Graham Reid | | 1 min read
David Bowie: Heroes/Lodger (EMI)
While there's an easy case to make for Bowie's Low and Heroes albums to be in any Essential Elsewhere collection, Lodger from '79 -- his more difficult third album in "the Berlin trilogy" which he made with Brian Eno -- has always been overlooked or dismissed.
Certainly it lacks that sudden directional change which its predecessors had (from cocaine and The Young Americans, through Station to Station and to the austere Europeanism of Heroes/Low was quite a career swerve) and aside from the single Boys Keep Swinging it doesn't give up its goods easily.
But it was as experimental as the other two, more so in many cases.
Eno and Bowie and the band created music over old backing tracks or chords of old songs played backwards (Move On is All the Young Dudes backwards); has a couple of ethno-referenced tracks (notably the weird African Night Flight which owed a debt to Scott Walker's Nite Flight, and Yassassin); throws off epic rock-guitar grandeur with careless disregard in Red Sails; DJ has the static intensity of Talking Heads but delivered with disco urgency; Boys Keep Swinging was one of Bowie's finest and most demanding singles and came with a great gender-bending video (see below) . . .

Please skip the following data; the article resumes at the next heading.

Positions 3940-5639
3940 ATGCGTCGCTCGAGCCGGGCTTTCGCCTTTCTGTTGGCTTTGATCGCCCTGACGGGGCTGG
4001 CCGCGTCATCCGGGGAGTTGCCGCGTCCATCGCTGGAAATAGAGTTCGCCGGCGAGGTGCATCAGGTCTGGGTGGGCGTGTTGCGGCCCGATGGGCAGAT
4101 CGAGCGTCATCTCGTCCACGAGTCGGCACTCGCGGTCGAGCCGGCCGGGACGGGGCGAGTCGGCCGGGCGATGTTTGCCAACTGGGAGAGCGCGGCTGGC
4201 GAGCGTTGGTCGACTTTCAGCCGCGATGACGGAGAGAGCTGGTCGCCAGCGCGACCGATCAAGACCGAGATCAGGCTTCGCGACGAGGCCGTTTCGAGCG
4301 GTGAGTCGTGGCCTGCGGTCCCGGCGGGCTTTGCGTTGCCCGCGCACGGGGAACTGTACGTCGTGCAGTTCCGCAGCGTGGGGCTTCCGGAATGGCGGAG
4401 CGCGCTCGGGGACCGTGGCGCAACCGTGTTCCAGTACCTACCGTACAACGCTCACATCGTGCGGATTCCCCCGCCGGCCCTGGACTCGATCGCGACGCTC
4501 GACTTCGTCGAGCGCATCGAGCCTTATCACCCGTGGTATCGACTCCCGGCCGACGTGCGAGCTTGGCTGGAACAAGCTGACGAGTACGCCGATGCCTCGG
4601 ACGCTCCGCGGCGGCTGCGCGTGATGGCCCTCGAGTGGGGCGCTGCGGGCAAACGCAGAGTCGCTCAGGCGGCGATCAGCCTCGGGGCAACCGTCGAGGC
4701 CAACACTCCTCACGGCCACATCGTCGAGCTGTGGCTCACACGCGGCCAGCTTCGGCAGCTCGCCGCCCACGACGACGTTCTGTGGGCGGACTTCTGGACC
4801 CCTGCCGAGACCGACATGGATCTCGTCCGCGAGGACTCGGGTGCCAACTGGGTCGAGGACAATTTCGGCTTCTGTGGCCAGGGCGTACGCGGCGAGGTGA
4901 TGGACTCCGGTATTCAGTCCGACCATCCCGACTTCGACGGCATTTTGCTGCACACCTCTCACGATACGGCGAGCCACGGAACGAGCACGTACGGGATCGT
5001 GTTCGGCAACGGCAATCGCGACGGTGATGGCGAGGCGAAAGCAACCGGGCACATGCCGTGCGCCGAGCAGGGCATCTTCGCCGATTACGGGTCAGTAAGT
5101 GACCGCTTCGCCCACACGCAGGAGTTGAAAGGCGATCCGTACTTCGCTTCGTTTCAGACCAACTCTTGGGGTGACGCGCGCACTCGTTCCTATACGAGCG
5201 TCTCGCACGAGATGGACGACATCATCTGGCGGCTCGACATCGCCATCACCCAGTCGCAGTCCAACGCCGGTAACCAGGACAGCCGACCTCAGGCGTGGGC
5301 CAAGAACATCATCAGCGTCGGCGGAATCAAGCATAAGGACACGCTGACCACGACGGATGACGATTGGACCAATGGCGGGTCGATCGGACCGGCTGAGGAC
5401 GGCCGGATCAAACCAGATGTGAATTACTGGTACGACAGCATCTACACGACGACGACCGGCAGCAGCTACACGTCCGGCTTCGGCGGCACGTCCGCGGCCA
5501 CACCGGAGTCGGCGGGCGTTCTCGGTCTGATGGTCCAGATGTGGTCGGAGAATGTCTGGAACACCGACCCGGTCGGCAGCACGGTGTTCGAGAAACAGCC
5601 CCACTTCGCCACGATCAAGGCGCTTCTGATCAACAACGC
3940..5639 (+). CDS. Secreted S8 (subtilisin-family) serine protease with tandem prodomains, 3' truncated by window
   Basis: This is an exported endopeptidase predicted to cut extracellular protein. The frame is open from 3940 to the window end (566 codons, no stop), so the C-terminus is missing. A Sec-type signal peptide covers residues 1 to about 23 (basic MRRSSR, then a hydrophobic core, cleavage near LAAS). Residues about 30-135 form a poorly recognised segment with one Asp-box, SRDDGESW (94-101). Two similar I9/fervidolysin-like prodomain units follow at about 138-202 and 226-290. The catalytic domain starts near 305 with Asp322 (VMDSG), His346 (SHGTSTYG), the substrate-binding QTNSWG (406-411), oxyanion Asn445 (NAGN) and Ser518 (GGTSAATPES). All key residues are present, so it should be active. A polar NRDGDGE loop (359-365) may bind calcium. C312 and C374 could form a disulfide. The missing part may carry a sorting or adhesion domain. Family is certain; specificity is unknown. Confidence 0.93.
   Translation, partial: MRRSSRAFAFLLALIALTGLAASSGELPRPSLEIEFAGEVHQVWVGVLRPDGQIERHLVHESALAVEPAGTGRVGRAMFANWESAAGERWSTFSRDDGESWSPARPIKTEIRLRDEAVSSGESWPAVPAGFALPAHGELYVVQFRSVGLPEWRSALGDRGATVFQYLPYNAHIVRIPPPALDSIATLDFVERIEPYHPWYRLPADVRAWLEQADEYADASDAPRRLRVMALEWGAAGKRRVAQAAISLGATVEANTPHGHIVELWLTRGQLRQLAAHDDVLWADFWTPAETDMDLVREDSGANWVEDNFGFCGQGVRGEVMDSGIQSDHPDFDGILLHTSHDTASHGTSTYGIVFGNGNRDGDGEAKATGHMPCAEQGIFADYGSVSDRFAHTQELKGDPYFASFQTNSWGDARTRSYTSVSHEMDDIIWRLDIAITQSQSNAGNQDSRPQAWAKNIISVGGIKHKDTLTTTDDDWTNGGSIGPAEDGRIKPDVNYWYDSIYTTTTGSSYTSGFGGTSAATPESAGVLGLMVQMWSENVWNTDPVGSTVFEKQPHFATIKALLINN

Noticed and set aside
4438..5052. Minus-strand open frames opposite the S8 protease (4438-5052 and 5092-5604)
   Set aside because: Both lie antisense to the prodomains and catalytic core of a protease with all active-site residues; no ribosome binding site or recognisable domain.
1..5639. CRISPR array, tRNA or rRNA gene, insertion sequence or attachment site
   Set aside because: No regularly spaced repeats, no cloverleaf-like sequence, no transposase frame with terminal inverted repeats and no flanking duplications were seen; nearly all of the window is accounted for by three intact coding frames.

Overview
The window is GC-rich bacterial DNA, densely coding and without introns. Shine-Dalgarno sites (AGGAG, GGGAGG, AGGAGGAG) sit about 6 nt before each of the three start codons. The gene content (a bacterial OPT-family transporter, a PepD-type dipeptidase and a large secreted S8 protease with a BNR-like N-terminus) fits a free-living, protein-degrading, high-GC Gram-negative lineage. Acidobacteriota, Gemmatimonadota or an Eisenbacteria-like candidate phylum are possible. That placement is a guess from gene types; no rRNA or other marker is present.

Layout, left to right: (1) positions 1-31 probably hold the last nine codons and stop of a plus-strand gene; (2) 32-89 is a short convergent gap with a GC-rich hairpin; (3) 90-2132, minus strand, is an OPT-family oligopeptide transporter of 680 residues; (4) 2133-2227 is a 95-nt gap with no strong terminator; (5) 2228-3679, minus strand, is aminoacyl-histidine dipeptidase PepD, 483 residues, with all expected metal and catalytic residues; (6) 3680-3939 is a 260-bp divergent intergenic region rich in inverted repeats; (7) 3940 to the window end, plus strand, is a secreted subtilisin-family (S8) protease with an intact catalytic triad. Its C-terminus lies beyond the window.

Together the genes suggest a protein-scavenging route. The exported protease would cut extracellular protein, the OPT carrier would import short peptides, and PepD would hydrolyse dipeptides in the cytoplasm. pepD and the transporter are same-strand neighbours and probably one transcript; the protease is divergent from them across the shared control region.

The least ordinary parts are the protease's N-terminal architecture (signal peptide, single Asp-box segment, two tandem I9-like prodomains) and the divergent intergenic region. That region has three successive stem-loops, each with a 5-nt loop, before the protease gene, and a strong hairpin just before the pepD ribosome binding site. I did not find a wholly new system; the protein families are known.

Lodger was one of Bowie's least commercially successful albums, and even if it wasn't a complete artistic triumph it certainly deserves better than being written off entirely. This was a difficult album (in retrospect Low and Heroes are relatively easy) and yet it rewards attention -- and being played rather loud.
That it comes packaged up at JB Hi-Fi stores (here) with Heroes at $20 means it should undergo a rediscovery.
And while you are there you can pick up Low and The Young Americans for the same low price: so you get "the Berlin trilogy" plus cocaine soul for the price of a restaurant meal.
I know which will last longer.
PS. These albums are not knock-offs but 24-bit remasters and have interactive access to Bowie's webworld which is worth checking out.